Mermaids on Horseback

  • 24 shucked oysters
  • 1 cup dry white wine
  • 1 garlic clove - minced
  • fresh ground pepper
  • 12 slices prosciutto
  • *24 pumpernickel bread ovals
  • *fresh salad greens and lemon

    Marinate oysters in wine, garlic and pepper for 1 hour. Wrap each oyster in prosciutto and secure with a damp cocktail stick, broil oysters each side until brown. Serve as is or remove stick and place on pumpernickel. Another option is to thread 6 wrapped oysters onto a damp skewer and broil or barbeque until brown. Serve as an appetizer on a bed of lettuce with a lemon slice.

Oysters Mornay
  • 24 shucked oysters in shells – reserve liquid
  • 3 tablespoons butter
  • 1 green onion – finely chopped
  • 2 tablespoons flour
  • 1½ cups milk
  • pinch of nutmeg
  • ½ bay leaf
  • ¼ cup grated Gruyere cheese
  • ¼ cup grated Parmesan cheese
  • salt and fresh ground pepper
  • extra grated Parmesan cheese

    Melt 2 tablespoons butter in a saucepan and sauté green onion 3 minutes. Stir in flour and over low heat continue stirring for 3 minutes without allowing roux to brown. Remove from heat, gradually add milk, while stirring, making a smooth sauce. Return to heat, add nutmeg and bay leaf, simmer 5 minutes. Strain though a fine sieve. Heat oyster liquid, poach oysters 30 seconds placing them back in their shells with slotted spoon. Stir the oyster liquid into sauce, add cheese and remaining butter, stir until melted. Season with salt and pepper. Spoon sauce over oysters, sprinkle with Parmesan and broil 4 minutes until golden. Serves 4.

Oyster Verde
  • 24 shucked oysters in shells
  • ½ cup finely chopped leeks
  • ¼ cup finely chopped shallots
  • 1 ½ cups chopped spinach
  • 1 cup chopped parsley
  • 2 tablespoons chopped fresh basil
  • 4 tablespoons butter
  • 2 anchovy fillets - chopped
  • 2 tablespoons dry white wine
  • salt and fresh ground pepper
  • 1½ cups grated Gruyere cheese

    Melt butter in a saucepan, sauté leeks and shallots until soft. Add spinach, watercress, parsley, and basil. Cook until wilted but not faded in color. Add anchovies, wine, season with salt and pepper. Spoon mixture over oysters and top with cheese. Broil 4 minutes until cheese is golden. Serves 4

Stacked Oyster Salad
  • 12 shucked oysters - chilled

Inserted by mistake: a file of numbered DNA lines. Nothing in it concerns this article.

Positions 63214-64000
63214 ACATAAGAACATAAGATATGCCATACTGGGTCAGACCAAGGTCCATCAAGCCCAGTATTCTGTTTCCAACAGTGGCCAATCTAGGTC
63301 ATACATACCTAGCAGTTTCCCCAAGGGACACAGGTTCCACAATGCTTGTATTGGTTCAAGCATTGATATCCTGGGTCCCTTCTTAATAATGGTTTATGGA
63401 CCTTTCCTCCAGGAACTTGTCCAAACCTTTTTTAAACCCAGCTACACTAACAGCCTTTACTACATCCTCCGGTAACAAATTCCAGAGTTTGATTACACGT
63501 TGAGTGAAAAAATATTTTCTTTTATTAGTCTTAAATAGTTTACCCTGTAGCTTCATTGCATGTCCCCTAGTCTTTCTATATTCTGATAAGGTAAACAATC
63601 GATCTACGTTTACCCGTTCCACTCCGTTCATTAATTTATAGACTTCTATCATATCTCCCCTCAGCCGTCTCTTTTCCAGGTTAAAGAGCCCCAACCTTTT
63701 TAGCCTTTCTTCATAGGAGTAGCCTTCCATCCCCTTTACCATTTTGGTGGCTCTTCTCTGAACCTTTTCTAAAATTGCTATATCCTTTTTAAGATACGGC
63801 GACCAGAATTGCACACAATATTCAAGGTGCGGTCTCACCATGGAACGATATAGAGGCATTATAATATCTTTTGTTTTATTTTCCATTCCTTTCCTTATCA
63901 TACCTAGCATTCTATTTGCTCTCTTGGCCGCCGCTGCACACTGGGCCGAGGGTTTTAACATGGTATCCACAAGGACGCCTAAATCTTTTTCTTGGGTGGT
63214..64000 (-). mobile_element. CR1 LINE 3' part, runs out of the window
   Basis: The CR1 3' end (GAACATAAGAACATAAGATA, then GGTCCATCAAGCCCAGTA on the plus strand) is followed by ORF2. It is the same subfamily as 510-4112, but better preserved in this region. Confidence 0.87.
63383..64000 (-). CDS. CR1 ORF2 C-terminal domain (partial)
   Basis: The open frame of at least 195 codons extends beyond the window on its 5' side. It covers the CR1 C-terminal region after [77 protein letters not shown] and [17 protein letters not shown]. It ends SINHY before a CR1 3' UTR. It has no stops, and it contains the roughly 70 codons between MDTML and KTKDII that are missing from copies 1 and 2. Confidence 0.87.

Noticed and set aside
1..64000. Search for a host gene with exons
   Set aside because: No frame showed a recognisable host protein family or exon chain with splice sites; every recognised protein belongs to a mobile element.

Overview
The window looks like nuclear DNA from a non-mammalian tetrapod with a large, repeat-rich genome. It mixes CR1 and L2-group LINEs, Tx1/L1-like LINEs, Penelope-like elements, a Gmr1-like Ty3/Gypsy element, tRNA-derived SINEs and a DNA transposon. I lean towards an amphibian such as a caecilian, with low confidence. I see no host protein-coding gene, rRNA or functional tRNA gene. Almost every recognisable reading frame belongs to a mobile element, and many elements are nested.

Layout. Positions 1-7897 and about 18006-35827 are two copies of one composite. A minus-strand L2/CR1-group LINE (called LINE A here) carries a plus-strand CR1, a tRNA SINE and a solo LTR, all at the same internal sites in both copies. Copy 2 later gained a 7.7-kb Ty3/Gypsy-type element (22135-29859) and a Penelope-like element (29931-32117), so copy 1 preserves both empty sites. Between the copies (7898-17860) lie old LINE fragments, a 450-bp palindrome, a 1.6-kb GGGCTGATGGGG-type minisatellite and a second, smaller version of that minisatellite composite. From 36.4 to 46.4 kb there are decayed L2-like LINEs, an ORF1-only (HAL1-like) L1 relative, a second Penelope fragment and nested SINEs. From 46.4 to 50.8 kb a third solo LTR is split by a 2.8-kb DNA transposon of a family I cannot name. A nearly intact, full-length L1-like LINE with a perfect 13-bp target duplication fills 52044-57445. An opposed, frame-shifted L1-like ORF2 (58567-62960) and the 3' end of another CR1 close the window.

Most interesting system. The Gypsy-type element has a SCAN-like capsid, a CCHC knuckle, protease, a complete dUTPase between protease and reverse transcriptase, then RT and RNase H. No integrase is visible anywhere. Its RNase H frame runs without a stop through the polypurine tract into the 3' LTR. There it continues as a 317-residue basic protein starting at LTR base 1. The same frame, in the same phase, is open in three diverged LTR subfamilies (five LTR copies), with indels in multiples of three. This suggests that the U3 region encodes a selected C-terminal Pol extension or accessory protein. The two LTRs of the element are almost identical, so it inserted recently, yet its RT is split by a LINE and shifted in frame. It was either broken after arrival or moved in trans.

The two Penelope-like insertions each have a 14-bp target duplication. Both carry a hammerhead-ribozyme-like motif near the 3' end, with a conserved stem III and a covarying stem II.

• 2 pounds asparagus
  • ¼ cup Roquefort cheese
  • ¾ cup sour cream
  • salt and fresh ground pepper
  • 1 large sweet onion - sliced paper-thin
  • 1 cup tomatoes - peeled, seeded and diced

    Blanch asparagus in boiling salted water for 1 minute, refresh with ice water. Blend Roquefort with sour cream, season to taste. Make a stack on chilled salad plates starting with asparagus followed by 2 oysters, onions then drizzle with dressing. Scatter the plate with tomatoes and fresh ground pepper Serves 6.

Oysters with Seared Carpaccio of Beef
  • 12 shucked oysters - chilled
  • 1 ½ lb fillet of beef
  • 1 tablespoon coriander seeds
  • 4 sprigs fresh rosemary – finely chopped
  • salt and freshly ground pepper
  • sprinkling of dried oregano
  • 1 tablespoon fresh grated horseradish
  • 2 tablespoons olive oil
  • ½ cup balsamic vinegar
  • 1 cup crème fraîche
  • splash of white wine vinegar
  • juice of 1 lemon
  • 3 cups watercress
  • ¼ cup shaved parmesan

    Pound coriander seeds in pestle and mortar, mix in rosemary, salt, pepper and oregano then spread on a board. Roll and press beef fillet over mixture, ensuring it sticks. Sear the fillet in a very hot pan for about 5 minutes until brown and crisp on all sides. Remove from pan and allow to rest 5 minutes before slicing thinly. Spread beef on a platter and scatter with oysters. Combine horseradish, crème fraîche, a little lemon juice and white wine vinegar, season well. Dribble dressing over beef. Toss watercress with olive oil and lemon juice and scatter, with Parmesan over Platter. Serves 4

After a galley presentation at the Seattle Boat Show I was approached by a woman who excitedly exclaimed that I must visit the blog of Toast - a new live aboard on her dock at Elliot Bay Marina. I was totally flummoxed about what she was talking about it until a few hours later I was introduced to Karen "Toast" Conger.

Toast quickly explained that two years ago, after spending more that two decades in the software industry, she and her husband realized they had achieved the pinnacle of their first careers and that their three daughters were growing up quickly. They were ready for something different; perhaps a life of adventure oriented more around the girls.